Michael Hyatt has built and led two successful tech companies throughout the dot-com crash, the banking crisis, and a worldwide pandemic. One of Canada’s top entrepreneurs and business leaders, he knows what it takes to lead through crisis.
Since selling his companies, Michael has become an active investor in several startups, later-stage businesses, and private equity and venture capital firms. He is also a founding partner at the Rotman School of Management’s prestigious Creative Destruction Lab.
We caught up with Michael to gain his insights on what challenges and opportunities lay ahead for today’s business leaders and, most importantly, what leaders can do today to lay a foundation for future success, even in the face of uncertainty.
Contact us to learn more about Michael and his leadership toolkit for the 21st century.
What challenges are you seeing for leaders in this post-pandemic world?
The pandemic essentially shut down capitalism overnight. I don’t think anyone thought that was possible. Now we’re seeing the challenges that follow having to restart an economy, with the main one being a changed workforce. People are used to working from home and demanding a different work-life balance. They’ve also purchased homes much further away garnering a lower cost of living and not expecting to travel five days a week to the office.
A second challenge is the high inflation we’re experiencing right now — a “hangover” from the restart. Originally, it was forecasted to be transitory but it’s proving to be pervasive and sticky. The main challenge here is how leaders can manage increasingly tight margins if they are unable to raise prices alongside inflation.
Lastly, businesses that were not fully online-enabled prior to the pandemic were likely hit much harder, meaning they have far more catch-up to do.
What opportunities lie within these challenges?
Throughout history, crisis has always brought opportunity with it. Going back to the American Civil War, the idea of placing telegraph poles across the country for communication was considered by many to be impossible. But the crisis brought change and it happened, despite all the challenges.
Now with the pandemic, we’re seeing the same kind of “impossible” tasks ahead. For example, many large retailers went under, leaving huge empty spaces at malls. This is where creative destruction comes in. These spaces, often well situated, can be used for warehouses and shipping locations, data centres, vertical farming, etc.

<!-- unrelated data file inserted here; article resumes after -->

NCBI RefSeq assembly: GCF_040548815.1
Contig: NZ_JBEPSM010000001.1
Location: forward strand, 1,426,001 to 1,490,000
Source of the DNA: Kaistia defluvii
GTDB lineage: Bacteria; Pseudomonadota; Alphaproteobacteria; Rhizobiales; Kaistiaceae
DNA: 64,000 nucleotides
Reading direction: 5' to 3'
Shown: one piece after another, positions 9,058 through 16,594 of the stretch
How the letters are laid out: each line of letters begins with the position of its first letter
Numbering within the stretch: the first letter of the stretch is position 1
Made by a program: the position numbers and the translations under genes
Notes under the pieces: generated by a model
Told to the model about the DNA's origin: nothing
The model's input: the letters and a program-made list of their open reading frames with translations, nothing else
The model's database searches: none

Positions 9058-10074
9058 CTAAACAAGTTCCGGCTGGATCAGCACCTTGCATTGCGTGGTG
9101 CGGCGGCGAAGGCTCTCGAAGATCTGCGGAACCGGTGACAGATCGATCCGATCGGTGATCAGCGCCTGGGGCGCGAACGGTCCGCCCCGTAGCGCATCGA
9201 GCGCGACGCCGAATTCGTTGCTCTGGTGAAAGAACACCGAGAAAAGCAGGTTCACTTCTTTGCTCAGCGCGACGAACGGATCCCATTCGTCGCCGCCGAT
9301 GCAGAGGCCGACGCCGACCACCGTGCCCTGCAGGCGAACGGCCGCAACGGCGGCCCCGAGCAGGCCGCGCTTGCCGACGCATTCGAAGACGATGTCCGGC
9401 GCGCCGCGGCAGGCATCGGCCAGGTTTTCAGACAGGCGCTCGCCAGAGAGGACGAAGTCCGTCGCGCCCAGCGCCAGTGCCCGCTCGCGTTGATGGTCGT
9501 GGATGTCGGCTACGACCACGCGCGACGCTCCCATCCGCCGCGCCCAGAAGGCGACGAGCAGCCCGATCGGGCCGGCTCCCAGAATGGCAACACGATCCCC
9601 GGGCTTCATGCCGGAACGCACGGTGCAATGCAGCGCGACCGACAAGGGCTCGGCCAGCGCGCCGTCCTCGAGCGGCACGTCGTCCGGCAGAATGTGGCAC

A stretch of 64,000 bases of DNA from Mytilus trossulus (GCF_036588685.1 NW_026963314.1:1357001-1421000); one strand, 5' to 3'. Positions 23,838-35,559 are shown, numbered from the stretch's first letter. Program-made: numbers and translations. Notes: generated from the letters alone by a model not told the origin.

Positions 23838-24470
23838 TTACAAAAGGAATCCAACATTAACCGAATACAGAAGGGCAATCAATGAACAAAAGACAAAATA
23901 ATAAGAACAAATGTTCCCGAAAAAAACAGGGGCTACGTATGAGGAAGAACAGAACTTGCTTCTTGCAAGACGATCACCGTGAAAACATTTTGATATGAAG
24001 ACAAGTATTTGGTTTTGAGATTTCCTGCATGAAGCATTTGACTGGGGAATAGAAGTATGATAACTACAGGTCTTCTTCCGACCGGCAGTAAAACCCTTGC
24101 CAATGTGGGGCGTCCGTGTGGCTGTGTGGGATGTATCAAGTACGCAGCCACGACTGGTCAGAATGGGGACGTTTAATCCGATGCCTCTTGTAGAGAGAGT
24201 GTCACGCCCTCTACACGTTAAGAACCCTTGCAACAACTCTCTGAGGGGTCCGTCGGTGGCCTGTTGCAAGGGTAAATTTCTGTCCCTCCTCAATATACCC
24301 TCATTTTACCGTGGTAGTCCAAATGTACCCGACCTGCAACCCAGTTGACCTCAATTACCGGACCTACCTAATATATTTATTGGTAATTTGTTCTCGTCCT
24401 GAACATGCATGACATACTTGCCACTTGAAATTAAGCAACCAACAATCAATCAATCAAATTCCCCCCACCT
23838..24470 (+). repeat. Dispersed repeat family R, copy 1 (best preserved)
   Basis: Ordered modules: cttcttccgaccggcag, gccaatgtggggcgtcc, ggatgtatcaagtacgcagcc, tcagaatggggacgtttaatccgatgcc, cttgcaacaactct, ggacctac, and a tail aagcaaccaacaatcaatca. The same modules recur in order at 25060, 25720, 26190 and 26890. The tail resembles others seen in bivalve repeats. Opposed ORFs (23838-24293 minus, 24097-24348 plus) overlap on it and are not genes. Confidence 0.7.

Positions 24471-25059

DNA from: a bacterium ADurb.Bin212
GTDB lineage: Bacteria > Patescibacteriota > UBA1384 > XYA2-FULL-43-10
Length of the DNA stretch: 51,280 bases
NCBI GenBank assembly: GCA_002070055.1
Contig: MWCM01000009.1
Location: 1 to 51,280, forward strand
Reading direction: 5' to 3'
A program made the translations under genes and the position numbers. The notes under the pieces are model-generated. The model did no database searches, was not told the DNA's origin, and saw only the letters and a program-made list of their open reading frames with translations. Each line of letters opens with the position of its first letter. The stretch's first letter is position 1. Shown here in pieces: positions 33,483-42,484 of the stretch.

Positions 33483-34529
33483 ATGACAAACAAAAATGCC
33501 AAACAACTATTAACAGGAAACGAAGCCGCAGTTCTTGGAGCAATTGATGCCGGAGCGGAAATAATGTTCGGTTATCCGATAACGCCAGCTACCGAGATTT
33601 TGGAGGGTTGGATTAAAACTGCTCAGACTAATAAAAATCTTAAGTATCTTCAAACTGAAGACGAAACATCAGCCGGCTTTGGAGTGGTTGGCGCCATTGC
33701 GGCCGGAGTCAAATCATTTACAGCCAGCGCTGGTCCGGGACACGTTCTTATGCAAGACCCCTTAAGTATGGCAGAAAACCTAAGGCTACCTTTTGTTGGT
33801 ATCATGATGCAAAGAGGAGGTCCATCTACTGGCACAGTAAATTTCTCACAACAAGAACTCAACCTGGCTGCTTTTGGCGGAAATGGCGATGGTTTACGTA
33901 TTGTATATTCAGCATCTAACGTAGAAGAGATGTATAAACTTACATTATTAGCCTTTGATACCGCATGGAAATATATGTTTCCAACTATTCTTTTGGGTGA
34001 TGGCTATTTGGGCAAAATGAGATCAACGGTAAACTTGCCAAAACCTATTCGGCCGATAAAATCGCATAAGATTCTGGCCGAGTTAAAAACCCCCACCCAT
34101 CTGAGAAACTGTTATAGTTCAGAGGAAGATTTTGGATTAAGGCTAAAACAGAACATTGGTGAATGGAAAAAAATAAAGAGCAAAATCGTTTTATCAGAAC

Forward-thinking companies (i.e., those who heavily adopted the cloud and focused on customer service pre-pandemic) are being rewarded today with greater market share than slow adopters. This is a wake-up call for leader to stay on top of trends and disrupt themselves before the market does it for them.
What key qualities in leaders separate those who struggle and those who succeed in times of crises, and beyond?
The key in any crisis is to have leaders that have a propensity to not only act but over-communicate the truth with colleagues, shareholders, and clients. People understand that crises are hard and are more likely to support and give leeway to those who are open and upfront about it. All leaders are tested in crisis but the ones who make it are the “wartime” leaders.
How can leaders foster these qualities in themselves and within their teams?
It starts with getting comfortable with open and sometimes combative dialogue. Build an environment where team members can discuss bad news without fear of reprimand. This is key to enabling growth through challenging times.
How do leaders need to adopt their leadership strategies in today’s world of hybrid and remote offices?
It starts with setting expectations. The company needs to be honest about what it really needs — what are the facts? What does the topline, gross margins, and bottom-lines look like as people stay out of the office? Is it working? Once leaders have the facts, they can bring them to their team and create a plan that is aligned with their strategy and company goals.
What trends should business leaders be paying attention to right now?
Right now, leaders need to be very focused on coming to terms with inflation. The federal government wants to see it come down to 2%, but we’re at 9%. So, leaders need to figure out how to hold or better margins, while also dealing with the pressure of wage inflation and not always being able to pass higher prices onto clients
Technology is likely the key to this riddle. By definition, technology is deflationary. Leaders should be examining their digital strategy to ensure they are utilizing the most effective tech, automation, cloud services, etc. to change the game on margins. The winners coming out of this pandemic are the ones who exploit tech to their advantage.
What lessons should business leaders have learned from the pandemic?
In hindsight, the “winners” of the pandemic were leaders that were wartime-ready. If going into the pandemic, you were a peacetime-only leader without a propensity to act, you likely got left behind.
The next few years will test leaders as we’re likely heading into a recession. Being a CEO is often a lonely and difficult job, and it requires people to make the tough, sometimes unpopular, decisions to right the ship. This is where wartime leadership comes in.
Michael Hyatt equips leaders with the tools and strategies needed to face change head-on and prosper. In his new topic “Business Unplanned: Leadership in a Post-Pandemic World”, he shows audiences how to become the change agents needed to succeed in this new world of work.
Contact us to learn more about Michael and the impact he can bring to your next event.